When you hear weed specialists toss around the terms “large-seeded weeds” and “small-seeded weeds,” you might wonder which are which and what difference it makes? Good questions.
“Weed seed size comes into play in particular with no-till and strip-till,” points out University of Wisconsin weed scientist Chris Boerboom. “With those systems, large-size weed seeds don't get incorporated and therefore don't germinate well. For example, velvetleaf, a medium- to larger-seeded weed, becomes much less of a problem in no-till farming.”
In contrast, Boerboom notes, small-seeded weeds and annual grasses, if not managed, can become more prevalent in no-till and strip-till. That's because they're able to germinate near the surface.
“When the seeds of large-seeded weeds lie on the surface, as they do with no-till, they make only one flush and are easier to control with a single herbicide application,” explains Jeff Stachler, weed scientist at Ohio State University. “Also, since they are on the surface, they are more likely to be eaten by rodents, insects and birds. Over time, because of predation, good weed control, and lack of incorporation, the number of large-seeded weeds declines in no-till fields.”
But small-size weed seeds in no-till fields usually get incorporated by rainfall, tire tracks and other natural soil disturbances just enough to germinate, Stachler explains. Thus, they become dominant weeds.
When fields are tilled, large-seeded weed seed gets incorporated. That allows them to germinate better and over a longer period of time, says Stachler. But small-seeded weeds, when incorporated by tillage, become less competitive because they're pushed below their optimum germination level, he points out.
Germination and growth patterns of medium-seeded types, says Stachler, fall between the large and small.
In general, he adds, large-seeded weeds are more competitive on a per-plant basis than small- or medium-seeded weeds. “The larger seeds tend to germinate faster because of more energy, and they tend to be larger weeds,” he notes. “It may take four to eight times as many small-seeded weeds to be as competitive as a single large-seeded weed.
“On the other hand, small-seeded weeds like pigweeds and lambsquarters tend to produce more seeds per plant and can spread faster,” Stachler says. “That's the reason they can take over so quickly in no-till if not properly controlled.”
Herbicide-wise, soil-applied products such as dinitroanilines (Prowl, trifluralins), acetamides (Harness, Dual II Magnum, Lasso, etc.) and pigment inhibitors (Command, Balance, Callisto) are the most effective for small-seeded weeds, says Stachler. Except for the few products that need incorporation, all can be used with no-till.
Pre-emergence PPO inhibitors (Authority, Valor, etc.) control mostly small- and medium-seeded weeds. “To control large-seeded weeds with pre-emergence products, go with triazines or ALS-inhibitors, assuming there is not a resistance problem,” Stachler advises. “They also get medium- and small-seeded weeds.”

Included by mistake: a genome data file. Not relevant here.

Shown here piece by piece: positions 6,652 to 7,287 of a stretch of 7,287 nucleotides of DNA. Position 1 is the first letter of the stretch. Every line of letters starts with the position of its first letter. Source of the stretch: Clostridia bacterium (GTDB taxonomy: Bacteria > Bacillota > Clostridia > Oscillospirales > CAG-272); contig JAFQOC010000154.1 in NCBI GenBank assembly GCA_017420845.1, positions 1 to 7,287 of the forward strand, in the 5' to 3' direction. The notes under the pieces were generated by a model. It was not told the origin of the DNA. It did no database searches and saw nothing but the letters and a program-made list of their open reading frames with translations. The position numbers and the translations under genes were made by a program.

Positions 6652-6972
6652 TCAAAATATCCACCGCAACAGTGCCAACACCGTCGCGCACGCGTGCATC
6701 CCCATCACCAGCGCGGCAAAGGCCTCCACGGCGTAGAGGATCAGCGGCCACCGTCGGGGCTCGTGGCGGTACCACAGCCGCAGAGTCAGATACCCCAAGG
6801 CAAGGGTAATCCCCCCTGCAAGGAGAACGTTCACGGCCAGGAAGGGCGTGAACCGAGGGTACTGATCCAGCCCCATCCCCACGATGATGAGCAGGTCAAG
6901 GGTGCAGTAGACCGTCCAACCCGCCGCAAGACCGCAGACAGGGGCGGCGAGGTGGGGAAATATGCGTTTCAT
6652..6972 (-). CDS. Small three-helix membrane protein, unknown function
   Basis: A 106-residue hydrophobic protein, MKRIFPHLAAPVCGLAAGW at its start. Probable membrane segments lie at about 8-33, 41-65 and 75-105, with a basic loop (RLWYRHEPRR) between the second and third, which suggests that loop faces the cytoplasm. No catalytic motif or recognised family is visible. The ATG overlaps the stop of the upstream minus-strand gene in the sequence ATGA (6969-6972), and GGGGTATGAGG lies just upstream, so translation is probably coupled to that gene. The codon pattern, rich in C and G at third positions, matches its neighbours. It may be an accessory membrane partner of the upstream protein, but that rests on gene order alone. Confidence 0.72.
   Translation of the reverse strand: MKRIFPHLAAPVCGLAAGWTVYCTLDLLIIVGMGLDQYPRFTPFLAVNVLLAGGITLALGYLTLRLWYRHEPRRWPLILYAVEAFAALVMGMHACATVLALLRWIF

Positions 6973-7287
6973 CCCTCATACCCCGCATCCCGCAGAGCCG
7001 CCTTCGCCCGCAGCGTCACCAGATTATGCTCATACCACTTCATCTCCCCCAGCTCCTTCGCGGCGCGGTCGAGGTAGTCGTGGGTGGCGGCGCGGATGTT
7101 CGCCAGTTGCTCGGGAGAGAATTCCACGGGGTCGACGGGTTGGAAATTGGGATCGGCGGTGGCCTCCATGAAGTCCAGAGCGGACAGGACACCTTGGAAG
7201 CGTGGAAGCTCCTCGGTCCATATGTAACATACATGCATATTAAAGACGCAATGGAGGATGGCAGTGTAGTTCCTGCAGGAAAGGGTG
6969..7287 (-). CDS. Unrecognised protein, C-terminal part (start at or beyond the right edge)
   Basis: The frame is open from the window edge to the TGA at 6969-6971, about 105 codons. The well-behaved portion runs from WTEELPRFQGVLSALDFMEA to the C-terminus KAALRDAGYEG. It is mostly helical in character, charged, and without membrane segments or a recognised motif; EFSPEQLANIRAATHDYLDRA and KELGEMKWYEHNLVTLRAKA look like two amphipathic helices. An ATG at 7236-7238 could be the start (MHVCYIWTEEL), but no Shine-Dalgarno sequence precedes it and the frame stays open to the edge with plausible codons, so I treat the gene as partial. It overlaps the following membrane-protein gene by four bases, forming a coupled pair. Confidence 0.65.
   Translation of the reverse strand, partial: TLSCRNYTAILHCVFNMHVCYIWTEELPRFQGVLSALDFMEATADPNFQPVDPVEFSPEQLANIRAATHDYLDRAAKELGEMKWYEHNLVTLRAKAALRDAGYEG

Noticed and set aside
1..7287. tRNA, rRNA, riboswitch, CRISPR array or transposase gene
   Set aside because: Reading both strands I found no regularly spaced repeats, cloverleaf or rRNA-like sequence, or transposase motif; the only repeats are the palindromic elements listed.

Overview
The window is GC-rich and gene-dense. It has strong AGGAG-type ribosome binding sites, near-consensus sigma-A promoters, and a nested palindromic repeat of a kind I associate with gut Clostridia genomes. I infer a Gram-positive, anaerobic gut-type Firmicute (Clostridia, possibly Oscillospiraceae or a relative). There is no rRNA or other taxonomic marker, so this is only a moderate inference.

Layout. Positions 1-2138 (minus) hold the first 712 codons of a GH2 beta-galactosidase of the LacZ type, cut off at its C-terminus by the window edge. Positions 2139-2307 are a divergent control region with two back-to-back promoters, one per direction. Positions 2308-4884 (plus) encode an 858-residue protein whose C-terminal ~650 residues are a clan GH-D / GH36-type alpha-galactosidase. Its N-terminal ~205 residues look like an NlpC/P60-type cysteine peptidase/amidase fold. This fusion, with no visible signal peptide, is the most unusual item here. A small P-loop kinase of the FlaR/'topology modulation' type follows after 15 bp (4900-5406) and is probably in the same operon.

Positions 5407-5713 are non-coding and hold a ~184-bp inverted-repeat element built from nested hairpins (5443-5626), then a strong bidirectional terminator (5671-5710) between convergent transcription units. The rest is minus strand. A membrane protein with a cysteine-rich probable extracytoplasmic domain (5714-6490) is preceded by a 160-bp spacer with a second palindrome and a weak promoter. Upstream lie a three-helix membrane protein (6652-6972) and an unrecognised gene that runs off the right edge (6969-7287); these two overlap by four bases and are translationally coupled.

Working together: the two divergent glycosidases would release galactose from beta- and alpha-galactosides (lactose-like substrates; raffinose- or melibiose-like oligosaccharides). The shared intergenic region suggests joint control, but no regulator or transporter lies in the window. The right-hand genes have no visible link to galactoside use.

As a rule, large-seeded weeds are more difficult to control with pre-emergence herbicides than are small-seeded weeds, notes Wisconsin's Boerboom. “That's partly because they emerge from a greater depth and don't take up as much herbicide as do those weeds that germinate near the surface. We can usually control large-seeded weeds more effectively with post products.”
Boerboom points out that most pre-emergence grass killers, especially for corn, also are touted to help control small-seeded broadleaf weeds. But, he says it's important to keep in mind that their control can vary depending on the broad-leaf. When those grass herbicides are premixed with atrazine, control is good and consistent for most small-seeded broadleaves.
Weeds And Their Seed Sizes
The following list of broadleaf and grass weeds, found in the Midwest, comes from Ohio State University:
Large-seeded broadleaf weeds: common cocklebur, giant ragweed, the morningglories, common sunflower and burcucumber.
Medium-seeded broadleaf weeds: common ragweed, velvetleaf, jimsonweed, smartweed, Canada thistle, kochia and common dandelion.
Small-seeded broadleaf weeds: pigweeds (including waterhemp), lambsquarters, eastern black nightshade, marestail, field pennycress, chickweed, purple deadnettle, wild mustard and shepherd's-purse.
Large-seeded grass weeds: shattercane, johnsongrass, field sandbur, woolly cupgrass, downy brome and wild oats.
Medium-seeded grass weeds: foxtails, barnyardgrass and wild proso millet.
Small-seeded grass weeds: crabgrasses and fall panicum.